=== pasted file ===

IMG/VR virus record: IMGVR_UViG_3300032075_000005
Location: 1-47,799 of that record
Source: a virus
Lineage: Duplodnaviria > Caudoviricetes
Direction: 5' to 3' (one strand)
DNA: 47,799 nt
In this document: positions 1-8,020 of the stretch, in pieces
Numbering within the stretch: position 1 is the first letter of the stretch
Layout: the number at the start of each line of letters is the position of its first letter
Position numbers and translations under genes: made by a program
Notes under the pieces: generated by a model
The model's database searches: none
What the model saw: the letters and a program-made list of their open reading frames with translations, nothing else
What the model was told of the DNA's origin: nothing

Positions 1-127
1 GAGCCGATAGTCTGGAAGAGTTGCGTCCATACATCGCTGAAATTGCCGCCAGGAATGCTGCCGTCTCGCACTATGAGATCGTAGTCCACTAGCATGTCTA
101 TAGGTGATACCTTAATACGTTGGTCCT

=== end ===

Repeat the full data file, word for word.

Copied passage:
IMG/VR virus record: IMGVR_UViG_3300032075_000005
Location: 1-47,799 of that record
Source: a virus
Lineage: Duplodnaviria > Caudoviricetes
Direction: 5' to 3' (one strand)
DNA: 47,799 nt
In this document: positions 1-8,020 of the stretch, in pieces
Numbering within the stretch: position 1 is the first letter of the stretch
Layout: the number at the start of each line of letters is the position of its first letter
Position numbers and translations under genes: made by a program
Notes under the pieces: generated by a model
The model's database searches: none
What the model saw: the letters and a program-made list of their open reading frames with translations, nothing else
What the model was told of the DNA's origin: nothing

Positions 1-127
1 GAGCCGATAGTCTGGAAGAGTTGCGTCCATACATCGCTGAAATTGCCGCCAGGAATGCTGCCGTCTCGCACTATGAGATCGTAGTCCACTAGCATGTCTA
101 TAGGTGATACCTTAATACGTTGGTCCT